Two years ago, Stella Ishii visited the Dia:Beacon art museum in upstate New York with a close friend, designer Rozae Nichols. “We saw [the work of] this conceptual artist Fred Sandback,” recalls Ishii, president and founder of The News Inc., a downtown Manhattan showroom for young designers. “There’s a beautiful piece there where he defines space with thread.” Something about those string sculptures, set against a spare, white-walled room, ultimately stuck.
Fast-forward to spring 2010. Sandback has become the unlikely first muse behind a new contemporary collection launched by Ishii and Nichols, dubbed Ian. Look closely at the simple shirts and sheath dresses, for instance; there are subtle, stray lines tracing from front to back and side to side, reminiscent of Sandback’s work. “The world of conceptual and minimalist art is a really strong comfort zone for me,” explains Nichols. “It will continue to be a strong point of reference for the collection.”
Contemporary art also lies at the root of the co-founders’ relationship. Ishii is married to an artist; Nichols, to an art director. The two were introduced nearly two decades ago by Los Angeles gallerist Marc Foxx. “[Foxx] wanted me to see [Ishii’s husband’s] work,” says the Los Angeles-based Nichols. “I got a [mixed media piece] of his that day. We have been friends as two couples, sharing a dialogue of all the things we love in art and architecture, for all these years.”
And though the friends have long discussed working together, Ian is actually their first collaboration. As for the unusual moniker, it comes from Nichols’ husband, Ian Murrough — and interestingly enough, came at the suggestion of Ishii. Of course, it wasn’t exactly a hard sell for Nichols. “It’s such a beautiful, concise little graphic and word,” she says. “And I certainly didn’t want any more collections with my name on it.” (The designer’s other labels include the craftsy Rozae Nichols line and its contemporary counterpart, Rozae by Rozae Nichols.)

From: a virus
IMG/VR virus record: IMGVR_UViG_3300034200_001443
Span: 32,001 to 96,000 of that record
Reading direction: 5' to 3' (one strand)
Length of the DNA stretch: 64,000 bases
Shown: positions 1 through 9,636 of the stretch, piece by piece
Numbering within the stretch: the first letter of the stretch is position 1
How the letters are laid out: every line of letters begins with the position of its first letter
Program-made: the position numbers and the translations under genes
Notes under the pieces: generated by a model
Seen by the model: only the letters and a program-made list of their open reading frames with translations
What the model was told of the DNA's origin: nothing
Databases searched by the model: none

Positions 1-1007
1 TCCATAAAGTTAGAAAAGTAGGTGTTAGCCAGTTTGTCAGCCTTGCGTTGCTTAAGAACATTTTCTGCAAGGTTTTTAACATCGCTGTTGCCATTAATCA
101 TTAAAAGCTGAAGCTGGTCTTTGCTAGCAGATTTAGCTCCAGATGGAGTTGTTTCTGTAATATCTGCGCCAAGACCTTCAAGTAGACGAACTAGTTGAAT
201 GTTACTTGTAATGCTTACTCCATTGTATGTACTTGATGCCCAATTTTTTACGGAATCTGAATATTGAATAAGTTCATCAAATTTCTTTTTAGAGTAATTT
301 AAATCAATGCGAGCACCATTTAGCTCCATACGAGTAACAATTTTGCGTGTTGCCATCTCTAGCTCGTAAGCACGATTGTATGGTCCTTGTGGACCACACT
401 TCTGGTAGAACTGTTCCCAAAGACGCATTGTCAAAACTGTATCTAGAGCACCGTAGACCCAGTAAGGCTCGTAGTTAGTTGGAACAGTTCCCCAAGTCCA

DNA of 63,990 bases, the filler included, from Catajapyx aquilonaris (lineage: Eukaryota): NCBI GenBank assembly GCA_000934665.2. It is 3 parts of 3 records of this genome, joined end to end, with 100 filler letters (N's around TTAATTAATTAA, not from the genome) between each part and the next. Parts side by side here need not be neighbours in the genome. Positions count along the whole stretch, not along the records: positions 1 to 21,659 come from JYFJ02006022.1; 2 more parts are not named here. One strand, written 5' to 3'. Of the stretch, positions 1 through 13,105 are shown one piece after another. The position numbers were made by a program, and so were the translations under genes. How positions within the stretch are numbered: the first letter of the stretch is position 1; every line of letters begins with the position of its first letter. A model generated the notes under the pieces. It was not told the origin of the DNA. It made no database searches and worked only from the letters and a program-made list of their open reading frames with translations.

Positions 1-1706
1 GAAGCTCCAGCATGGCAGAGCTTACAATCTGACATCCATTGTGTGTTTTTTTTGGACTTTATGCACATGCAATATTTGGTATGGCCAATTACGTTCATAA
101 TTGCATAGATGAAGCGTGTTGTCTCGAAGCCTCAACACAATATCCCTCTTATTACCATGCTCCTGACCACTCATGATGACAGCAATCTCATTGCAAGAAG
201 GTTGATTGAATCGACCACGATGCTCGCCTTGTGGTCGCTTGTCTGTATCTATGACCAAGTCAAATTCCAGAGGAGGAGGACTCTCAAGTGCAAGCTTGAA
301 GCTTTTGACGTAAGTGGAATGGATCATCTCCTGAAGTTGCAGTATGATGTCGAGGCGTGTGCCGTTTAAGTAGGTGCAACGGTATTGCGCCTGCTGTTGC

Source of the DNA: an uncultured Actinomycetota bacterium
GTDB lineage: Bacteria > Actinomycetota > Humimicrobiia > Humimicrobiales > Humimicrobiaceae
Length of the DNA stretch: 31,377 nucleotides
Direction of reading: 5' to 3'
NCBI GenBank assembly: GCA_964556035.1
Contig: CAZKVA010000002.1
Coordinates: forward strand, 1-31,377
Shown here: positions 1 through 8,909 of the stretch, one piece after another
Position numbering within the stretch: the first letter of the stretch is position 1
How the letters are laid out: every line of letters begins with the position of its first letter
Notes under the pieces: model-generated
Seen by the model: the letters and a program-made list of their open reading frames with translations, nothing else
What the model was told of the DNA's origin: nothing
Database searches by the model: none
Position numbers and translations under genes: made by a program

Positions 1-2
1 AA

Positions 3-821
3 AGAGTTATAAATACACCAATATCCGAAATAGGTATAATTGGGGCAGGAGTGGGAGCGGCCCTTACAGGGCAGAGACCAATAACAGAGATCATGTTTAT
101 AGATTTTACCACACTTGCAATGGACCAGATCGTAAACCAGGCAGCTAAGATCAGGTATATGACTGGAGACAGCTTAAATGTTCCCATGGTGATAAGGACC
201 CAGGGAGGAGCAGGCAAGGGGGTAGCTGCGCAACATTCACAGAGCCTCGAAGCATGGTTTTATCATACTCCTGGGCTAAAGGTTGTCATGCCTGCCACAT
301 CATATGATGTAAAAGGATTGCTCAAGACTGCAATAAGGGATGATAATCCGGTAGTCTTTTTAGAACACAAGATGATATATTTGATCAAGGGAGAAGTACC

Priced from $100 to $250, wholesale, and picked up by Barneys New York, Opening Ceremony, Ikram in Chicago and Joan Shepp in Philadelphia, Ian channels a strong minimalist attitude. Nichols even uses the word “spartan” to describe its pared-down sensibility.
“We’ve been in fashion overdrive these last several years,” she says. “Stella and I believed that customers are ready to embrace clean and more streamlined clothing.” All of which, for the two fashion veterans, suggested a return to classics. “We wanted to make the line about our favorite things,” adds Ishii. “What’s your perfect jacket? The perfect dress? The perfect slip?”
The collection’s appeal is ultimately in the elegant twists and tweaks to those familiar items. Cardigans, for example, come backed in chiffon, while louche jackets are cut long at the hip. Embellishments are kept pretty spare — whether those Sandback lines, geometric honeycomb cutouts or simple netting effects inspired by cardboard packing material. Still, for all that visual intrigue, there’s nothing tricky about the collection, which focuses on a palette of mostly blacks, whites and powder blues. “The line carries a sense of effortlessness, both in cut and weight,” says Nichols. “There’s nothing overwhelming about any one of these garments. It’s a completely reductive and simple point of view.”
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